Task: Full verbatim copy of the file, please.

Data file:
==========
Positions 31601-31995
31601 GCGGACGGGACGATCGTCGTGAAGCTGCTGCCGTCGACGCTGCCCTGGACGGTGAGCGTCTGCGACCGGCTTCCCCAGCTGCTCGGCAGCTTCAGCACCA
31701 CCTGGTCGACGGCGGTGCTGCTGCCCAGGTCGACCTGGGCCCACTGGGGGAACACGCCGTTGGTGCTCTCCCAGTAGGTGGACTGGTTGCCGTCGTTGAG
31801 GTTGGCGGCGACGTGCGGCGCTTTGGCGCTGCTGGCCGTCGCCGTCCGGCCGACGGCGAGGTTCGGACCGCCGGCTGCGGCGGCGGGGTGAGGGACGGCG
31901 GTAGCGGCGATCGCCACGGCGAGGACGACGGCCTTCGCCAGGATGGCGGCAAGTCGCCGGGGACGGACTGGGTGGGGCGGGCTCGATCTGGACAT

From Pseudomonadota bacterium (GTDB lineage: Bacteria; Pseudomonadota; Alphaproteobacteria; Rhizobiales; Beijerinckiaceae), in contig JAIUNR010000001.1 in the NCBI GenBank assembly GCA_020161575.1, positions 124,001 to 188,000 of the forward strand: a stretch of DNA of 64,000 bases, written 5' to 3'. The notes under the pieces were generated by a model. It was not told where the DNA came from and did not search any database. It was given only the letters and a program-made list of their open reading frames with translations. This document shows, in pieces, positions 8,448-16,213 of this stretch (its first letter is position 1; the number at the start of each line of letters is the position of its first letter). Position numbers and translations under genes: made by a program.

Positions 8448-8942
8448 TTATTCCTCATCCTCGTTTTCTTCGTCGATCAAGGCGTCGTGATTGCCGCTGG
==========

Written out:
Positions 31601-31995
31601 GCGGACGGGACGATCGTCGTGAAGCTGCTGCCGTCGACGCTGCCCTGGACGGTGAGCGTCTGCGACCGGCTTCCCCAGCTGCTCGGCAGCTTCAGCACCA
31701 CCTGGTCGACGGCGGTGCTGCTGCCCAGGTCGACCTGGGCCCACTGGGGGAACACGCCGTTGGTGCTCTCCCAGTAGGTGGACTGGTTGCCGTCGTTGAG
31801 GTTGGCGGCGACGTGCGGCGCTTTGGCGCTGCTGGCCGTCGCCGTCCGGCCGACGGCGAGGTTCGGACCGCCGGCTGCGGCGGCGGGGTGAGGGACGGCG
31901 GTAGCGGCGATCGCCACGGCGAGGACGACGGCCTTCGCCAGGATGGCGGCAAGTCGCCGGGGACGGACTGGGTGGGGCGGGCTCGATCTGGACAT

From Pseudomonadota bacterium (GTDB lineage: Bacteria; Pseudomonadota; Alphaproteobacteria; Rhizobiales; Beijerinckiaceae), in contig JAIUNR010000001.1 in the NCBI GenBank assembly GCA_020161575.1, positions 124,001 to 188,000 of the forward strand: a stretch of DNA of 64,000 bases, written 5' to 3'. The notes under the pieces were generated by a model. It was not told where the DNA came from and did not search any database. It was given only the letters and a program-made list of their open reading frames with translations. This document shows, in pieces, positions 8,448-16,213 of this stretch (its first letter is position 1; the number at the start of each line of letters is the position of its first letter). Position numbers and translations under genes: made by a program.

Positions 8448-8942
8448 TTATTCCTCATCCTCGTTTTCTTCGTCGATCAAGGCGTCGTGATTGCCGCTGG